a fine finishing primer

What is the finest finish for my furniture?

I hear this question a lot. My stock answer: it depends on what you want.

What will you be using the piece for?

How much use/traffic will it get?

What kind of look do you want?

Do you want the finish to be repairable?

For all the variables, there are only two basic choices for fine finishing: lacquer or oil.

By ‘lacquer’, I mean any finish that lays on top of the furniture surface. This includes varnish, polyurethane, acrylic, latex as well as the so-called ‘high tech’ finishes like polyester, catalyzed varnish and catalyzed polyurethane.

fine finishing - lacquer

 

These are also called ‘film finishes’.

 

 

 

Film finish? This is a trade term referring to a material that’s laid on either by brush or spray. It goes on as a liquid and when the solvents evaporate, a ‘sheet’ or ‘film’ of the material remains, wrapping the piece of furniture.

 

Oil is any product, mainly linseed, tung or soy derivative, that penetrates the surface of the wood and forms a bond called a polymerized finish.

fine finishing - oil on cherry

 

Polymerized finish? Not as complicated as it sounds. This refers to any finishing material that penetrates the surface of the wood, joins with the wood fibers and through the heat generated from hand-rubbing, forms a protective layer that’s actually part of the wood itself.

Aren’t there more choices?

Nope.

That’s basically it. Sure, there are slight differences between lacquer and varnish and polyurethane but that has more to do with performance than with kind. Besides, nowadays with much tighter regulations on the amount of fumes allowed in the evaporation period, more and more film finishes are waterborne and/or blends of many kinds of materials. It’s hard to find a lacquer anymore that’s pure nitrocellulose lacquer – the old stuff – and not an acrylic. Polyurethane and varnish are both blends now of many different substances all meant to limit the amount of ‘fuming-off’ during the drying process.

The only other choice that a film finish offers is sheen level. That is, you can specify glossy, satin or matte.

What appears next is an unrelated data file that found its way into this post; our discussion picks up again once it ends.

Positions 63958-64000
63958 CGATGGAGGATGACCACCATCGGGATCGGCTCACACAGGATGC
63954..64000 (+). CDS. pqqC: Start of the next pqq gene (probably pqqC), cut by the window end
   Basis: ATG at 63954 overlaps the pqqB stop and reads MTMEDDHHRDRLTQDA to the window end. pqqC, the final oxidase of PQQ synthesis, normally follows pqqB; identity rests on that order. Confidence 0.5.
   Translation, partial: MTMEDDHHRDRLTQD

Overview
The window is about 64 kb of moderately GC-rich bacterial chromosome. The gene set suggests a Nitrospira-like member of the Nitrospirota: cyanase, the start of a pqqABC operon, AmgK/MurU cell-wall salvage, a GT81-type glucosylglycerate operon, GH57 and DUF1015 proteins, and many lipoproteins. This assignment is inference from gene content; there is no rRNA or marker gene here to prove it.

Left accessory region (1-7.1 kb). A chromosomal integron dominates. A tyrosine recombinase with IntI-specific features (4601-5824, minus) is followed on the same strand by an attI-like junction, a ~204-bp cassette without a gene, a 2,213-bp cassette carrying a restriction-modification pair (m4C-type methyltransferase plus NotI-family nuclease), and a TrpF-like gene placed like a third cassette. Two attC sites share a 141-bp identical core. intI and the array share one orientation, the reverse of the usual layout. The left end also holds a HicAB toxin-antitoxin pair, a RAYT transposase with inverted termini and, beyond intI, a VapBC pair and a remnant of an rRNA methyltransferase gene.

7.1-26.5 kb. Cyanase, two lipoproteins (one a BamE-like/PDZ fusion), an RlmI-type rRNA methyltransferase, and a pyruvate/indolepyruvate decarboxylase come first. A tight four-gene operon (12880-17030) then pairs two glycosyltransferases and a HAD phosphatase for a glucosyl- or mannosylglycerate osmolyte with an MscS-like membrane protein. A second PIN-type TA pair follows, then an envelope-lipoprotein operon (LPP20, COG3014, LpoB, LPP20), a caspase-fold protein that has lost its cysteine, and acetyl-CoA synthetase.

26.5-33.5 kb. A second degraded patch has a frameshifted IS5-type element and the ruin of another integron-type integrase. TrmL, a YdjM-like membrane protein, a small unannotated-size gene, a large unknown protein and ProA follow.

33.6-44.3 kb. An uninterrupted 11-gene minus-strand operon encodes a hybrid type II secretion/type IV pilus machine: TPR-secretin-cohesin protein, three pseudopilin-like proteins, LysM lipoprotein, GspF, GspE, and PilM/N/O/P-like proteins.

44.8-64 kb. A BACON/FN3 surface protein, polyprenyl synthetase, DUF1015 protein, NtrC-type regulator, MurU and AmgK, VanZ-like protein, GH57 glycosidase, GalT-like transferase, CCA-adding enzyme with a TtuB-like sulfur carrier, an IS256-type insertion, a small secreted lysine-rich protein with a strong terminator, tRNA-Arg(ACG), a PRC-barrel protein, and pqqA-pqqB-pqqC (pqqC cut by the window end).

With oil, there used to be only linseed oil and tung oil. Nowadays a new variety is available that’s made from soy products and has superior polymerizing – read protective – qualities. It even smells wholesome.

Oil’s sheen level is somewhere between matte and satin, depending on the wood and how vigorously it’s rubbed.

 

No one size fits all: there are pros and cons to each approach

A film finish has the reputation for providing better protection against damage from moisture and scratches; however, this feature can be misleading.

For one thing, the surface hardness and resistance to scratches, dings and dents is only as sound as the substrate; that is, even if you put the toughest finish on a softer species of wood, its scratch resistance is less than optimal.

For another thing, wood moves (see wood for not-woodworkers). As wood expands and contracts, it opens up tiny fissures in the film finish surface. Each of these cracks has the potential for allowing moisture to penetrate the surface and get between the wood and the film finish. Usually this occurs when liquid is left standing for extended periods of time on the furniture. Haziness in the finish, ‘clouds’ or white areas and particularly white rings are evidence that moisture has penetrated the film finish.

Few if any film finish moves elastically with wood. The very hardness that supposedly protects the surface eventually causes its degradation and decline. The harder the material, the more brittle it becomes over time, the less it moves with wood’s expansion and contraction and the more cracks and fissures open up, further compromising its seal. (In my humble opinion, film finishes are better suited for veneered pieces of furniture which aren’t prone to as much movement as solid wood and also need the protection that lacquer affords).

Polymerized finishes are not as scratch and moisture resistant as film finishes. Some would say they require more care and attention than lacquer finishes, which is true at face value; however, one of the primary advantages of oil finishes is that they can be spot repaired. If a scratch or other damage does occur, that area can be fixed without compromising the finish of the rest of the piece. With lacquer finishes, the whole surface must be stripped in order to perform a repair and then it must be refinished.

Perhaps the biggest pro or con to either kind of fine finish has to do with its look and this is an entirely subjective value. There are those who love to see a certain sheen level uniformly highlighting the surface of a well-made, handcrafted piece of furniture. Others prefer not to have something between them and the wood obscuring the figure and grain qualities they love so well. Over time and through many hands on it, an oiled piece develops a patina which has an alluring quality of its own, a testimony to its usefulness.

How a piece is finished represents the final choice of the soon-to-be owner of a custom made piece of furniture and the last touch of maker. It’s the culmination of a long process and while it’s probably the simplest stage, fine finishing is the most crucial on so many levels. An ill-considered choice or a hasty conclusion can compromise the integrity of an otherwise exemplary effort.

 

 

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